I suspect that the announcement of a 2% increase in Insurance Premium Tax in the autumn statement explains why the Ministry of Justice dusted off and rushed out (without checking its figures) its proposals on personal injury reform.
Our new lord chancellor has been more insipid than intrepid since taking office in July. However she appears to have suddenly decided that she can no longer tolerate what she calls a ‘rampant compensation culture’ and has leapt into action.
I am no conspiracy theorist, but watching the Association of British Insurers’ half-hearted protests about the increase in IPT leads me to conclude that there is an implicit understanding between the Treasury and the ABI.
It seems plausible, if lamentable, that the price of the ABI’s acquiescence is to sacrifice thousands of law firm jobs and the businesses which support them, not to mention an erosion of access to justice.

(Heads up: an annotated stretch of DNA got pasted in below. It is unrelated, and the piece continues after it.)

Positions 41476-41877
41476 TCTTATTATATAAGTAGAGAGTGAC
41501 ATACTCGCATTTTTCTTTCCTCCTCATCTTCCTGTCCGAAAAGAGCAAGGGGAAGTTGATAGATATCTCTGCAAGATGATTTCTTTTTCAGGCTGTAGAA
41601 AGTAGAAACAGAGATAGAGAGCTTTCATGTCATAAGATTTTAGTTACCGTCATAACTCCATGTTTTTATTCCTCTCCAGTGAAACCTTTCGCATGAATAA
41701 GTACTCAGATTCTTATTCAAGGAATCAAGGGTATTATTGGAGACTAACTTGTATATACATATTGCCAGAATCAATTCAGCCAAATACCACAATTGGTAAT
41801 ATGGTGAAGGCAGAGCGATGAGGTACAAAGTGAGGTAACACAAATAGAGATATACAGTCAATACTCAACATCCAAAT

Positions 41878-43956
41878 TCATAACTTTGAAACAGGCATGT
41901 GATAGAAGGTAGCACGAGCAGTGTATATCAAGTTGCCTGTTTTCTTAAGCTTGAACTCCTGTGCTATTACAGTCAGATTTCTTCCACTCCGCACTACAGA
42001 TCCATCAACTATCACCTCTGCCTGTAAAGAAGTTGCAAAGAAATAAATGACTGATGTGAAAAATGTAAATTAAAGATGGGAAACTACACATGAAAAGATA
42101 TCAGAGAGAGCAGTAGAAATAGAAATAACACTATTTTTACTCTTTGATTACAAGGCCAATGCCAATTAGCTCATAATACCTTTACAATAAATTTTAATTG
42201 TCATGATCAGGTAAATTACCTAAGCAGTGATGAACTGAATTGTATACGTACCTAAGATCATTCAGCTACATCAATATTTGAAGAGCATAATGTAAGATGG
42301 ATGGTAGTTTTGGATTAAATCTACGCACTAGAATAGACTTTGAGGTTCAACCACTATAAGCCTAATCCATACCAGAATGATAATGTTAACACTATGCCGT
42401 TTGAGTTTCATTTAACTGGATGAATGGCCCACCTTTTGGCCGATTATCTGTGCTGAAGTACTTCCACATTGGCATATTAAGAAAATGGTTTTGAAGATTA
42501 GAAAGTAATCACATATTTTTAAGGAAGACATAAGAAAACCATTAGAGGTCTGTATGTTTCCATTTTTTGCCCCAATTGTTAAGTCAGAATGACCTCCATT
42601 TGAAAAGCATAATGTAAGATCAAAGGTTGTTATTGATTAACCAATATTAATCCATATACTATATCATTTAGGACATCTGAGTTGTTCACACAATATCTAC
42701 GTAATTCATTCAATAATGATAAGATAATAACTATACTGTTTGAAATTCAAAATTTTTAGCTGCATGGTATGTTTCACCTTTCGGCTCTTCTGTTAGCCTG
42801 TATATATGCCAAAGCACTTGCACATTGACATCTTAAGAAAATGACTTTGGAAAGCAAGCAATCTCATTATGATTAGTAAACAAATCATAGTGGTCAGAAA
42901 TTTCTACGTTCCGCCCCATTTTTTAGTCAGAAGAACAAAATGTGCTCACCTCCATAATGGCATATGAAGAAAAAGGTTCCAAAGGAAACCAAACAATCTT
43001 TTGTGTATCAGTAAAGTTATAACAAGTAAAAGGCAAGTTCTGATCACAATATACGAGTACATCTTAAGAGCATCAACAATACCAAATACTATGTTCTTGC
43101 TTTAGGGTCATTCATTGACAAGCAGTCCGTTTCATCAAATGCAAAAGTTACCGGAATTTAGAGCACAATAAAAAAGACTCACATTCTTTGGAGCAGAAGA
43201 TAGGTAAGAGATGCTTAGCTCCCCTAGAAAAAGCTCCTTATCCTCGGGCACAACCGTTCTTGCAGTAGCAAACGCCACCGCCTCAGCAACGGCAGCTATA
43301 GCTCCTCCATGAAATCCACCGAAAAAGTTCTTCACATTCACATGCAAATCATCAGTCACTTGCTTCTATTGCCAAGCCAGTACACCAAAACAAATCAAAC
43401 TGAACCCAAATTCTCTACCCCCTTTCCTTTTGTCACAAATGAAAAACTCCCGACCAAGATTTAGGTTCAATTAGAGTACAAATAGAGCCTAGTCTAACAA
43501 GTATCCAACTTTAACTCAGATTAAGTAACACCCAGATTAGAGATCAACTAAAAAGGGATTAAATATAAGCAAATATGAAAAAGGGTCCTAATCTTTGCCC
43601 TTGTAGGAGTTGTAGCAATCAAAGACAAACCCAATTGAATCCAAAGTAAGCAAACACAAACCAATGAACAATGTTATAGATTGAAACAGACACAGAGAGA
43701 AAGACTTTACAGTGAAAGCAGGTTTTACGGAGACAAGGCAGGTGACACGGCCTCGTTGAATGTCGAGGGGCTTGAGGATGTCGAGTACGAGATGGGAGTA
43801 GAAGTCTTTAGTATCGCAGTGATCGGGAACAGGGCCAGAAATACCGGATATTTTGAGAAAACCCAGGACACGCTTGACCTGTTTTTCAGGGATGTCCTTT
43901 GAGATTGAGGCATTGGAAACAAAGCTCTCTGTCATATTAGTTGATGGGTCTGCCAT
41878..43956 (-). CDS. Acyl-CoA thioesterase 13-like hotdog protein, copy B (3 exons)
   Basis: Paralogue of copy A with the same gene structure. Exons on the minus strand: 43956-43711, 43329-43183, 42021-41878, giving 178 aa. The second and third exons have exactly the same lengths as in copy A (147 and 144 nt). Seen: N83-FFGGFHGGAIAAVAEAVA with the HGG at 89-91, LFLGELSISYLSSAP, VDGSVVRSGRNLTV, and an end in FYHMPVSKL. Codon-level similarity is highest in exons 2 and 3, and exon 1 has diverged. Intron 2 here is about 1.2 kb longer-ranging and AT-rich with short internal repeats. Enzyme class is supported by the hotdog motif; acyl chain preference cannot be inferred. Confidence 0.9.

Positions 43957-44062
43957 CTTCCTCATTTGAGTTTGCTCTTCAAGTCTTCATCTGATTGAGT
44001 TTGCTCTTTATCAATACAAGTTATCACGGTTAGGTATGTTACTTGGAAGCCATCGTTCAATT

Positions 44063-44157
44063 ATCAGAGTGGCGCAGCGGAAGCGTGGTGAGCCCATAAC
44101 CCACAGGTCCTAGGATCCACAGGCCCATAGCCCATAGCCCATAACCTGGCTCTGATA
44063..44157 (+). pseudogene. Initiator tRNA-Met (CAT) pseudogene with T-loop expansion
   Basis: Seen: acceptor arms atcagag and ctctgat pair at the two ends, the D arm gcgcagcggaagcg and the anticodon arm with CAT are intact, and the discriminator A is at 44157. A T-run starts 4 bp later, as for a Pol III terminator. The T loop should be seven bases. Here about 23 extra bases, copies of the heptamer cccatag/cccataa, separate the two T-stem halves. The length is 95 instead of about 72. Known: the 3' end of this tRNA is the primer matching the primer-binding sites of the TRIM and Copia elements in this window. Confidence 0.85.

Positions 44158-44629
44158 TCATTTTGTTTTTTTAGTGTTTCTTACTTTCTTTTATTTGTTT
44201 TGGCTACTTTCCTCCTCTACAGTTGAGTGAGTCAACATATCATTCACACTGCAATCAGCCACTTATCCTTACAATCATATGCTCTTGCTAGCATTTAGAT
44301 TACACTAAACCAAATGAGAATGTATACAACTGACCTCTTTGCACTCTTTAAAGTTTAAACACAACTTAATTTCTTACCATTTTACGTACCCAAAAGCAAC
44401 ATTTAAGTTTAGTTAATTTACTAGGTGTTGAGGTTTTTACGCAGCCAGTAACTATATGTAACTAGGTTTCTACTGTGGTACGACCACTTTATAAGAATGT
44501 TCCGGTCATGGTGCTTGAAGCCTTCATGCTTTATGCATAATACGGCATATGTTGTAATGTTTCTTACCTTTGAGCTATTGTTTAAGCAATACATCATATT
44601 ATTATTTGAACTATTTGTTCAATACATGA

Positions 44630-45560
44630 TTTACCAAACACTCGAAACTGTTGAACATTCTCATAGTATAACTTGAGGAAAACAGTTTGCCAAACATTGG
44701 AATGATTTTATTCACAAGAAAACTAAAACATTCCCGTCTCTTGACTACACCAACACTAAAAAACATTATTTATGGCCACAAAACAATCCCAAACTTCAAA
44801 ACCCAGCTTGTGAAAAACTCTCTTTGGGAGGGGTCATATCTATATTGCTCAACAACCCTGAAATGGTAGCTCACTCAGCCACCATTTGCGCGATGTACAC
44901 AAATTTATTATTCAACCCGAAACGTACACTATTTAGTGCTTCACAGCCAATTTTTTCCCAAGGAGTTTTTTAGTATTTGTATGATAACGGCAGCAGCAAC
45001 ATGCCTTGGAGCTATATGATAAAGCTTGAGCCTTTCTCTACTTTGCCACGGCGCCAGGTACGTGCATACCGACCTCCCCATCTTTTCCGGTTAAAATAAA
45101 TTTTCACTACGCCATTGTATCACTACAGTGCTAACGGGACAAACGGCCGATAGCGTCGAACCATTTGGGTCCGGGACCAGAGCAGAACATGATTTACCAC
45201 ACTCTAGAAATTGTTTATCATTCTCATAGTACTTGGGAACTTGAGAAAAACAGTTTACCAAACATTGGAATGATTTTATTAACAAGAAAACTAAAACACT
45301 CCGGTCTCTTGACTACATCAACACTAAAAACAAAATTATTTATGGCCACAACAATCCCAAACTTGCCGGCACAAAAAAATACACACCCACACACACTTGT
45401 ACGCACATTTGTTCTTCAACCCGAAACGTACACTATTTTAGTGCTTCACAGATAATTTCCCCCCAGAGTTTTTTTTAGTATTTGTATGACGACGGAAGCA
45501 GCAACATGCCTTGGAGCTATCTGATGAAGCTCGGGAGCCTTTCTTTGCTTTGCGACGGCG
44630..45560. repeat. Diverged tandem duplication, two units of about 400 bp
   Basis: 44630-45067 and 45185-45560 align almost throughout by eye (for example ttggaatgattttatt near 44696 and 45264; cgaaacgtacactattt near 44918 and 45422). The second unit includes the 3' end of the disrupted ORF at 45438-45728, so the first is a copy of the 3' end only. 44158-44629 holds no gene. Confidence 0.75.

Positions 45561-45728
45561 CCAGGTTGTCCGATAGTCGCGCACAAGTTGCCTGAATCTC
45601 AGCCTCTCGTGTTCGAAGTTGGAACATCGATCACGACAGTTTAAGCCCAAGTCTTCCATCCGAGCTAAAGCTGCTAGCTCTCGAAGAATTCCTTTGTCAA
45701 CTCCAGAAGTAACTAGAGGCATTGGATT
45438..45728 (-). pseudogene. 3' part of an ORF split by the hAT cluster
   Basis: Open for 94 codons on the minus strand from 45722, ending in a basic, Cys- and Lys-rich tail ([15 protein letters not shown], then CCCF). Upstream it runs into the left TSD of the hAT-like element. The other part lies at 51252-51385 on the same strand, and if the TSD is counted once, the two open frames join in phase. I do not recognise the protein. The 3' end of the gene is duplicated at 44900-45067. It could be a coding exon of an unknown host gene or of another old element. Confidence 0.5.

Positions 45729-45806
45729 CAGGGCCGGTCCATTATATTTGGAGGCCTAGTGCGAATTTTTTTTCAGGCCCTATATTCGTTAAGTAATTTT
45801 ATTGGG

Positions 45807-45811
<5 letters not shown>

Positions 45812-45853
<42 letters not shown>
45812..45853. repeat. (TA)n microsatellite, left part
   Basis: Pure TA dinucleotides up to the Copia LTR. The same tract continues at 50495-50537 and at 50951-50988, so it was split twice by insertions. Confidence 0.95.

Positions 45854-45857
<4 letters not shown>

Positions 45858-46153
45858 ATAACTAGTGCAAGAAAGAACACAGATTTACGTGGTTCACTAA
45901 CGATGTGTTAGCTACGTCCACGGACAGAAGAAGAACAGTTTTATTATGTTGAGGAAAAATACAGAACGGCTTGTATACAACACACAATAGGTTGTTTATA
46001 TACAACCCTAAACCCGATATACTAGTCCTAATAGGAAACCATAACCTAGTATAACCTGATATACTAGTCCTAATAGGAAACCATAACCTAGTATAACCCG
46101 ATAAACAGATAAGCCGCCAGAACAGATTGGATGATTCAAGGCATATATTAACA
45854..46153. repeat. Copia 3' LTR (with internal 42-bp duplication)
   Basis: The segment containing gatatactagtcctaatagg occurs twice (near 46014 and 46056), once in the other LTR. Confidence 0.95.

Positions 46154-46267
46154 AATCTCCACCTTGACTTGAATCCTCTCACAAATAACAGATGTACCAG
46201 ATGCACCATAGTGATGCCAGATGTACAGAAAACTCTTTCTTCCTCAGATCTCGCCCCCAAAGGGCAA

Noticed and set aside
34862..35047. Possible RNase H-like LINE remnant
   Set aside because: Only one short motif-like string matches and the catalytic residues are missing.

While the 2% increase will generate approximately £1bn in additional revenue for HM Treasury, the lost revenue from solicitors (who tend to pay their taxes) will surely be significantly more.
In the unlikely event that premiums fall, any saving to consumers will be swallowed up by the increase in IPT. So why is Truss bothering when the Treasury will not benefit and the public will not benefit?
The only beneficiaries will be the insurance companies who, not coincidentally, make hefty donations to the Conservative party and provide sinecures for former Tory ministers.
Martyn Brown, solicitor, Integrum Law, Birkenhead